Everyone talks bad about 'Satanic Majesties', but I think that album is better than anything done by Stones from mid-70s on, like Black and Blue and It's Only Rock and Roll.
Satanic had some songs with interesting chord progressions, such as 'Sing This All Together' (minus the lyrics, that song begins with a very great G major, changing to the sad D minor) and '2000 Man' (great harmony!, minus the chorus passage).
Brian Jones is really technically less gifted than Mick Taylor and Ronnie Wood, but he shows he was the most creative and innovative from the Stones. Maybe he was in the wrong band. 'Gomper' is such a brilliant song for the time, even talking about psychedelic stuff. The exotic instruments are good and the most intriguing for me is the sitar.
'She's A Rainbow' is a classic masterpiece, in spite of the Beatles' imitation, but... even though it is a great song. So I think Satanic Majesties is a very underrated album and it's not a Sgt. Pepper's bastard cousin, in spite of a great influence on the Stones work at the time.
By Rohan Ghatak
January 27, 2003
Astounding. This has to be the most astounding Stones' album ever released, aside from Beggars' Banquet. I like it. The sheer vivacity and psychedelic influence is uncharacteristic of the Stones.Though some fans did not like this, newer, geekier fans should try this out instead of EXILE ON MAIN STREET (a *yuck* album)
The album opens with 'Sing This All Together', an enjoyable, heavily Arabic song, minus the stupid vocals. Then comes one of their all time greats, 'Citadel', beginning abruptly at the end of 'Sing This...'.'Citadel' is such a song that makes you feel joyous, other than 'Jumpin Jack Flash'. The next song is rather, well, stupid, 'In Another Land', by Bill Wyman. What put me off was the sound of snoring. Then, after the 'Sing This...' reprise, and before, comes '2000 Man' and 'She's a Rainbow'. Both of them are works of art. And then comes the heavily psychedelic 'Lantern', and '2000 Light Years From Home', with 'Gomper' stuck in between. Beautiful. The last song provides a perfect ending, 'On with the Show'.
The best songs are 'Citadel', 'She's a Rainbow' and '2000 Man'. Hear this, boys! This is God!!! The album changed my life, with its beautiful cut-ins, and lyrics. Hear this all together.
By Space Faced Dave
January 1, 2003
Born in the year of 1965, I grew up with the Stones, the 5 records that where played and owned by my father was Aftermath, Between the Buttons, Their Satanic Majesty´s Request, Beggars Banquet and Let it Bleed. The 2 later ones had very interesting covers. I examined them carefully and I always found new things to look at. But the album that I would listen to mostly after getting old enough to handle the record player was: Their Satanic Majesty´s Request. It had a 3d picture at the cover and the band moved their head as you looked at the picture from different angels. My favorite song on this album is "She's a Rainbow". It has this silly piano playing the melody and it feels simple until the bashing acoustic guitar comes in. A brilliant song. "2000 Light Years", mystic because of the strange sounds that are probably played backwards and the Heavy bass/guitar intro. "In Another Land", Mr. Wyman gets one of his song to join in on the record, a very good song and it ends with the snoring of Bill (every one have heard the classic story about how the riffs to "Satisfaction" where made). "Sing this Song all Together (Part one and two)", well I have mixed emotions, sometimes they are good and sometimes I hate them. "The Gomper" starts off very good but that part ends and it is placed far down on the list. "The Latern" is a very good song and it is very well produced with trumpets bass guitars and Mick's voice at its best. "Citadel", a smashing song, the hardest feedbacking guitars.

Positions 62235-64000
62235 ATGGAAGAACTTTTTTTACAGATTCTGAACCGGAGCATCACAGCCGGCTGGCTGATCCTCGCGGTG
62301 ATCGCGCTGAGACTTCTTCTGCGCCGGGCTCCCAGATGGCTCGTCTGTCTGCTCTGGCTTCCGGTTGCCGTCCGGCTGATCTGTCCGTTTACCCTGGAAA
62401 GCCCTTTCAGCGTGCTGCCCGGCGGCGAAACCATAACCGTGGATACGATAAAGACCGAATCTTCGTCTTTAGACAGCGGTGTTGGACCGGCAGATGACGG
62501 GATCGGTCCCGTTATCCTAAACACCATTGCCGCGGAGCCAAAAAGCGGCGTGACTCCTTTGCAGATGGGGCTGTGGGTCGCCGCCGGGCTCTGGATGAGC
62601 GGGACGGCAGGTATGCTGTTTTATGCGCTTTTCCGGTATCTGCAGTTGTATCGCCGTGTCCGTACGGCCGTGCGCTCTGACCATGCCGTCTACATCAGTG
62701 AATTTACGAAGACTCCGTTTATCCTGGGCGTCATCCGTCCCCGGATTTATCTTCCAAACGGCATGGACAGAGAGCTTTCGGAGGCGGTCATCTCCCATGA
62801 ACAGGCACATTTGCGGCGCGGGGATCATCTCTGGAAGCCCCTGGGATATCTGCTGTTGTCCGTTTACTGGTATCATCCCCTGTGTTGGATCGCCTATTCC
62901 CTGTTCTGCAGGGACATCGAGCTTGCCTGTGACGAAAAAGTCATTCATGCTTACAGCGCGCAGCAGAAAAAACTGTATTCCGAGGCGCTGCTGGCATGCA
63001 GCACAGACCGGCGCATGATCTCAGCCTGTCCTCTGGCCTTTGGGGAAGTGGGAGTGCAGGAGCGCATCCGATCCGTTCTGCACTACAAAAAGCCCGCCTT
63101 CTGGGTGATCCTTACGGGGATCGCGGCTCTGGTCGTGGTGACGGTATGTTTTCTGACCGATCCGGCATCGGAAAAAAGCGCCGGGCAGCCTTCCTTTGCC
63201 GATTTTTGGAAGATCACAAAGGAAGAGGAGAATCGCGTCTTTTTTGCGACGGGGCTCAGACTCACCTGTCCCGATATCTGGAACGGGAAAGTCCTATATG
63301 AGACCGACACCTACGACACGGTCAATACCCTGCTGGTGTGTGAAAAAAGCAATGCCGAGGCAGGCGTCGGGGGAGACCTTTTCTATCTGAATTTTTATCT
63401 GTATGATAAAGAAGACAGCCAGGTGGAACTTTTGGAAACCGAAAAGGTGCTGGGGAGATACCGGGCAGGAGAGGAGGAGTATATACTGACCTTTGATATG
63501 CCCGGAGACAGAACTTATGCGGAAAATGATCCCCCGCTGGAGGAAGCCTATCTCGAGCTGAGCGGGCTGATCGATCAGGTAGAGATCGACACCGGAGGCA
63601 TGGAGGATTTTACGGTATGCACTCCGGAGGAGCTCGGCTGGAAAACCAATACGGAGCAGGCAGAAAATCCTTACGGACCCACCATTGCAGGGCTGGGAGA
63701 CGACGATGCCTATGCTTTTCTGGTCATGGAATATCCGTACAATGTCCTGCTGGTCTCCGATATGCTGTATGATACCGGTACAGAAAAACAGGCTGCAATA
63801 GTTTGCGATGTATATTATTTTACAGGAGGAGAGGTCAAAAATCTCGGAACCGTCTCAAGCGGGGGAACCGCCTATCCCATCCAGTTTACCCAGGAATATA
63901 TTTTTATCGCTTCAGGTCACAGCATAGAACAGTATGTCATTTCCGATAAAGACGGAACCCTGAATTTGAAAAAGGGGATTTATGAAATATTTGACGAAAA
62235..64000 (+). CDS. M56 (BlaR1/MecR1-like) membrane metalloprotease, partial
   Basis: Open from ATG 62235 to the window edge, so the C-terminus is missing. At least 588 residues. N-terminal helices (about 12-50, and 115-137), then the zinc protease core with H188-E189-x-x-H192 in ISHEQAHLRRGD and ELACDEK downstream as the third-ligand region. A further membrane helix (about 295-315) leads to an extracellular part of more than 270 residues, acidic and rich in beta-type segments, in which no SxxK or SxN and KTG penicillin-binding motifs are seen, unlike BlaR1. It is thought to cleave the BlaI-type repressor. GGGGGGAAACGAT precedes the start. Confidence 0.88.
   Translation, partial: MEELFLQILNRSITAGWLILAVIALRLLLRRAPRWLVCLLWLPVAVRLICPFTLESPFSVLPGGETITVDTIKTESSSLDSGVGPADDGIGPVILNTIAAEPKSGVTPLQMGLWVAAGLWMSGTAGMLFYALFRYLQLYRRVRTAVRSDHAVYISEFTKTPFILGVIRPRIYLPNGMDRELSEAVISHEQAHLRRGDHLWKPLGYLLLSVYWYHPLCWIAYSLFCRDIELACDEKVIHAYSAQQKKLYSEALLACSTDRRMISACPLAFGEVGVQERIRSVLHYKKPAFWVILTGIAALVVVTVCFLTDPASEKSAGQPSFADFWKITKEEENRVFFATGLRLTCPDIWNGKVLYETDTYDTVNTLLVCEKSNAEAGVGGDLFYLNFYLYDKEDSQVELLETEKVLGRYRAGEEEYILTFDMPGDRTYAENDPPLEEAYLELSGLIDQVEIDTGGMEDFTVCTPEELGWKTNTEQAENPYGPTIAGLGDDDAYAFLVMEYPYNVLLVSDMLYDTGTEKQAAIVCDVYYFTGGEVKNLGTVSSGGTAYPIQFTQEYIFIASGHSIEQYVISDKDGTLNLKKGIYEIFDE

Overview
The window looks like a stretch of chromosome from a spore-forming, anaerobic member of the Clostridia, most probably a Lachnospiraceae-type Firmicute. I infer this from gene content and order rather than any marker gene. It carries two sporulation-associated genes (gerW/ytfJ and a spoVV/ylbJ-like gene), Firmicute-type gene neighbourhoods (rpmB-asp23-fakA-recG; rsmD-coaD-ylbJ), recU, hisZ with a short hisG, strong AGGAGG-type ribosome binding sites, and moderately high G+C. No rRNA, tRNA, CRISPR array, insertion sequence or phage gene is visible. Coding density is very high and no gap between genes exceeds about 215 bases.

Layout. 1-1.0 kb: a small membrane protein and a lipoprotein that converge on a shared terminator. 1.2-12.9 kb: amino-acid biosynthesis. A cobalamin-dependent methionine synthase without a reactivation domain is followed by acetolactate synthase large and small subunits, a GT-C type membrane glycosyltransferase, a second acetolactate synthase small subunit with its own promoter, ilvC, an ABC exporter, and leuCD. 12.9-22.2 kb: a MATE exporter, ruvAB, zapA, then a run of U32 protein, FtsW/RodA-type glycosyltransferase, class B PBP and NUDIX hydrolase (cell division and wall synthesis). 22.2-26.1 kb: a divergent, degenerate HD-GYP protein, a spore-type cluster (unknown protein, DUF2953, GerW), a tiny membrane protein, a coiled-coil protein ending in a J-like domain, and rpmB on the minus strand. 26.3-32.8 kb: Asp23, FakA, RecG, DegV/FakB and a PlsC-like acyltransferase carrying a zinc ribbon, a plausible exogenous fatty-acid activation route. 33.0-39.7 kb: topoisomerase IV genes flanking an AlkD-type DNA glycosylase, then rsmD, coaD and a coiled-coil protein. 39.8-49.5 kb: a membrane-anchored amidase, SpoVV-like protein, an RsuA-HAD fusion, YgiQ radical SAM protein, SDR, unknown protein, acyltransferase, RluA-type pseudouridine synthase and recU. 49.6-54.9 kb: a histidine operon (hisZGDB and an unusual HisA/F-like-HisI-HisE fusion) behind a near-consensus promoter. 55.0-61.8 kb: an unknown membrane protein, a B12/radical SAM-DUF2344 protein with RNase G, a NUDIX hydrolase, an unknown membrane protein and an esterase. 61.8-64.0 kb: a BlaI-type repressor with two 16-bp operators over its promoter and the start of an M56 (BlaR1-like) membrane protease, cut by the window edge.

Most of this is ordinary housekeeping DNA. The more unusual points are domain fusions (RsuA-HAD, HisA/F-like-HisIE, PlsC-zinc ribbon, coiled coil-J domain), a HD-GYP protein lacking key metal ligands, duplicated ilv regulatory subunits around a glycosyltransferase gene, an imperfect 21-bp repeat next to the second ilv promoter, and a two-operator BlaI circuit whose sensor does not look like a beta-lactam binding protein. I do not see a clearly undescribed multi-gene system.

By Gary Roberts
September 28, 2002
The eerie piano notes that kick off MAJESTIES immediately establish the unsettling mood of much of the music to come. SATANIC MAJESTIES has, over the years, been regarded as the bastard cousin of The Beatles' overpraised SGT PEPPER'S album of 1967, but for me, the Stones did better. Yes, it may sound more raw and dated than PEPPER, but in terms of atmosphere and unease, MAJESTIES far exceeds it. SING THIS ALL TOGETHER, once you get past the rather silly lyrics, is a wonderfully sinister musical workout featuring creative percussion and guitar work, while CITADEL's opening hammer-and-anvil guitar explosion leads us into another doom-laden slice of psychedelic Stones, with a sneering Jagger vocal that presages his sound on JUMPIN' JACK FLASH. 2000 MAN is less effective, but instrumental-wise it works quite nicely, and then we segue into Bill snoring and the genuinely spooky SING THIS ALL TOGETHER reprise ("Where's that joint?"). The screams, pounding piano work and dense, smoky atmosphere end side one in suitably sinister mode, before the slowed-down whistling-wind "We Wish You A Merry Christmas". Side two kicks off with the beautiful SHE'S A RAINBOW, most notable for the lovely high-pitched Mick/Keith harmonies and a exemplary, fluid piano accompaniment. CITADEL, though a lesser track, benefits from some sublime slide guitar (no doubt courtesy of Brian), and it possesses a nice, calm rustic English quality, which swiftly darkens as GOMPER takes over and evokes a disturbing journey through some dark wood late at night, with demons and evil spirits lurking nearby. Then comes the superb 2,000 LIGHT YEARS FROM HOME, distinguished by Brian's sublime Mellotron work that can still raise the hairs on my neck. There's a real sadness about the track, but it's still truly exciting, and Bill and Charlie's rhythm work is restrained but integral to the strength of this fine composition. With the vaudevillian ON WITH THE SHOW, the band relax into a far more lighthearted style, and Mick's upper crust vocal is amusing, even if the track itself is decidedly minor Jagger-Richards. When one considers the troubled circumstances in which the album was stitched together - drug busts every week, it seemed - SATANIC MAJESTIES actually stands up as a very valuable product of its era, an under-rated, flawed gem of an album vividly evoking the strong scent of hash and incense, the suggestion of dark sex and the uncertainty that lurked beneath the Summer of Love.